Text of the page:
It happened in the former province Gévaudan (now the French department Lozère) in southern France over a period of six years, from the summer of 1764 until the final attacks over Christmas of 1769/1770 – though that’s a muddy bit of the story.
The first attacks resulted in the brutal and gruesome death of a young girl named Janne Boulet, and from that point, depending on the source, up to 100 men, women, and children were either killed or seriously injured by the creature.
Sources describe the animal as a massive wolf, or dog-wolf hybrid. It was said to have huge jaws with 42 razor sharp teeth (an important point to refute the claim that it was a hyena), and a red coat with black markings on its back. The animal was apparently as big as a calf, which would make it two or three times as large as any known wolf species.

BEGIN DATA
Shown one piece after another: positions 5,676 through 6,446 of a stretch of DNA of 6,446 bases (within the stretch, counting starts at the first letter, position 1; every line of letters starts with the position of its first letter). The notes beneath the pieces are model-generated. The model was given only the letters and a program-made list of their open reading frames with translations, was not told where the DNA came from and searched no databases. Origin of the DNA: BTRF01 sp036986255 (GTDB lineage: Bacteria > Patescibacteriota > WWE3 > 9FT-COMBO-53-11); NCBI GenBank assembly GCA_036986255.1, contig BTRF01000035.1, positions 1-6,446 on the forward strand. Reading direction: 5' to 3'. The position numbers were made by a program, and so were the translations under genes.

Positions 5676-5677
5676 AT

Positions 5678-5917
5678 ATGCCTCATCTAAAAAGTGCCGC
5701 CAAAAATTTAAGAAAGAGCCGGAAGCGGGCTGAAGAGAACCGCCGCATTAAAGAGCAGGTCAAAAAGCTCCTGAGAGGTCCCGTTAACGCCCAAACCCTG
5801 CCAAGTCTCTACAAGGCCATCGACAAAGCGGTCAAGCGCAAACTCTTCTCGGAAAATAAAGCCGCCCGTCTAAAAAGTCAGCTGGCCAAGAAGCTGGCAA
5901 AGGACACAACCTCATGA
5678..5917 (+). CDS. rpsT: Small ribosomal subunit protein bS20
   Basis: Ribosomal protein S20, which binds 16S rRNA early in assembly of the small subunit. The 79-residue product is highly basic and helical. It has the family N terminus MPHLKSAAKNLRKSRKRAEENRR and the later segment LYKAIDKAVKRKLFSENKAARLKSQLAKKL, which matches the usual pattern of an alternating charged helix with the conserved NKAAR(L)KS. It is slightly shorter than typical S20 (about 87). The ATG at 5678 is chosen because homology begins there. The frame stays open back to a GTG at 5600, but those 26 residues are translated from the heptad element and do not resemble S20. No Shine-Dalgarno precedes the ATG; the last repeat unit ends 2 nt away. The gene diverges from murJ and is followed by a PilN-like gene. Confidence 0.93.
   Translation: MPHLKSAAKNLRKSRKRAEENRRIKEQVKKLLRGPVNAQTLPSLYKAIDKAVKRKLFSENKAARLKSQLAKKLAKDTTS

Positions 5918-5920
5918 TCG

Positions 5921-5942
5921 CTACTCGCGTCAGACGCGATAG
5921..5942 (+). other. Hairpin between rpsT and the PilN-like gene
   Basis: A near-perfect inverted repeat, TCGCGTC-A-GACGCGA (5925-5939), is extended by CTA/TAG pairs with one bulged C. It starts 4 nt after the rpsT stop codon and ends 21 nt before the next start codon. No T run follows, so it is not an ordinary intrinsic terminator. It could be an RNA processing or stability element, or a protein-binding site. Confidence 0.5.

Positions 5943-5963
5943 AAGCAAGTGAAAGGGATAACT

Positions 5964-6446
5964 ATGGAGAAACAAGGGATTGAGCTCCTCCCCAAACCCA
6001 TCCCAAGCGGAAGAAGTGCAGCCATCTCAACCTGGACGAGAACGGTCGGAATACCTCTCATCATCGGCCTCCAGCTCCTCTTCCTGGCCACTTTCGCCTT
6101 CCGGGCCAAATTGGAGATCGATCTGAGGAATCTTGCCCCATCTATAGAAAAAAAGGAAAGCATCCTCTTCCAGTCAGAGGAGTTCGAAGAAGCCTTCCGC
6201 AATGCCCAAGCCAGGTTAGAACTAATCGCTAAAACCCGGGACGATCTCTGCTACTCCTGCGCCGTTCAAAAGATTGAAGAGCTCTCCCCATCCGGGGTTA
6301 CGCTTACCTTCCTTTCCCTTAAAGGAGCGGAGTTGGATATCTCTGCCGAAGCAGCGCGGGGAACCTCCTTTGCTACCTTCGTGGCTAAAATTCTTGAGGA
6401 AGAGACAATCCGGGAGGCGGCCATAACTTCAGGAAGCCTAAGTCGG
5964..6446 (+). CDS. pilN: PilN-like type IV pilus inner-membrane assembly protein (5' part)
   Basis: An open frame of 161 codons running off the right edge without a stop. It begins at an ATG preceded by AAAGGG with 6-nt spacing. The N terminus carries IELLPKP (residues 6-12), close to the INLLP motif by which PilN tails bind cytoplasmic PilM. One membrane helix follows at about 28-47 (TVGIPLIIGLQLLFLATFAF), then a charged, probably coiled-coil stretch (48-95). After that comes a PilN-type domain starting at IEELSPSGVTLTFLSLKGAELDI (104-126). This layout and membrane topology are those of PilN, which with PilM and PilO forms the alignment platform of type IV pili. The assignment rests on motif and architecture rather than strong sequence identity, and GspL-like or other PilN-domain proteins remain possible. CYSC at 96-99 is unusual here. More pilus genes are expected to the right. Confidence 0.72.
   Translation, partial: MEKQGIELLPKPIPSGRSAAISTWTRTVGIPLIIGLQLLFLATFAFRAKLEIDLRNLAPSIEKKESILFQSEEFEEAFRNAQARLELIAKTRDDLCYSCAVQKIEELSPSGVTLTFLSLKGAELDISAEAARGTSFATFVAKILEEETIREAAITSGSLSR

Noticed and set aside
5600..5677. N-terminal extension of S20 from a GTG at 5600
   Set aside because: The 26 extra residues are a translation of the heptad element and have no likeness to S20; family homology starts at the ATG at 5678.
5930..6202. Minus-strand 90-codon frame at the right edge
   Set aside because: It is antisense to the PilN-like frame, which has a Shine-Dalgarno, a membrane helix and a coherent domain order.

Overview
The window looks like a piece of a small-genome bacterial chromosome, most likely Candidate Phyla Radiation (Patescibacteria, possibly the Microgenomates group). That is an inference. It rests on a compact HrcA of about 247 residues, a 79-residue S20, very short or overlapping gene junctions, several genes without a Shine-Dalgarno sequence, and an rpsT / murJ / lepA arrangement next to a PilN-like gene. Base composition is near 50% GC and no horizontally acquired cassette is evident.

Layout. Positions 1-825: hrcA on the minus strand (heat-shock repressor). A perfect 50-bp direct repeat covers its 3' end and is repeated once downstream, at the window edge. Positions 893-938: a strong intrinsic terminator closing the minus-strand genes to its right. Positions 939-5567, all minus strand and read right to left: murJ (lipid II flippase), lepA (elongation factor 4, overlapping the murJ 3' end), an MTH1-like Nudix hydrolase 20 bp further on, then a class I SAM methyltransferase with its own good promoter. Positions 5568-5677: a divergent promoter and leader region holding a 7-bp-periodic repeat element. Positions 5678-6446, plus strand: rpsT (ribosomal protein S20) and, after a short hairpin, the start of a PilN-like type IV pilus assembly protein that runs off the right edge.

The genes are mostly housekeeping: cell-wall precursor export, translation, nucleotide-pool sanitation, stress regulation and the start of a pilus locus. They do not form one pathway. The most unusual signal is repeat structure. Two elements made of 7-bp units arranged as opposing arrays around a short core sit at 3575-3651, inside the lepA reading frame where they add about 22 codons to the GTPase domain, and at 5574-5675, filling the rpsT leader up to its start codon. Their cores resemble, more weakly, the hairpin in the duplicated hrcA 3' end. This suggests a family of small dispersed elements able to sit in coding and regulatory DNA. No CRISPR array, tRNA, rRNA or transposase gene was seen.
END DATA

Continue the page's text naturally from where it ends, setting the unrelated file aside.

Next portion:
Embellishments and inconsistencies in the description aside, it’s clear that a beast of mythic proportions was loose in the area of Gévaudan, and it had a taste for human blood.
Many of the victims were said to have had their throats ripped out, and several were partially eaten. Of course, the townsfolk weren’t about to just sit by while a monster killed them, one-by-one. Following an attack on a group of men on January 12, 1765, who managed to fight the beast off by grouping together, King Louis XV intervened by sending two of his best hunters to the region. The following weeks were disappointing, and more royal hunters and agents were dispatched to help in the fight. Finally, on September 20, 1765, a wolf of spectacular proportions was killed by François Antoine, the Lieutenant of the hunt. The creature weighed a whopping 60 kilograms (130 lbs), and was 80 cm tall at the shoulder. In his official report to the King, Antoine claimed that they “…never saw a big wolf that could be compared to this one.”
Unfortunately for Antoine, the beast he had not killed. Another attack occurred on December 2, 1769, followed by a dozen more deaths.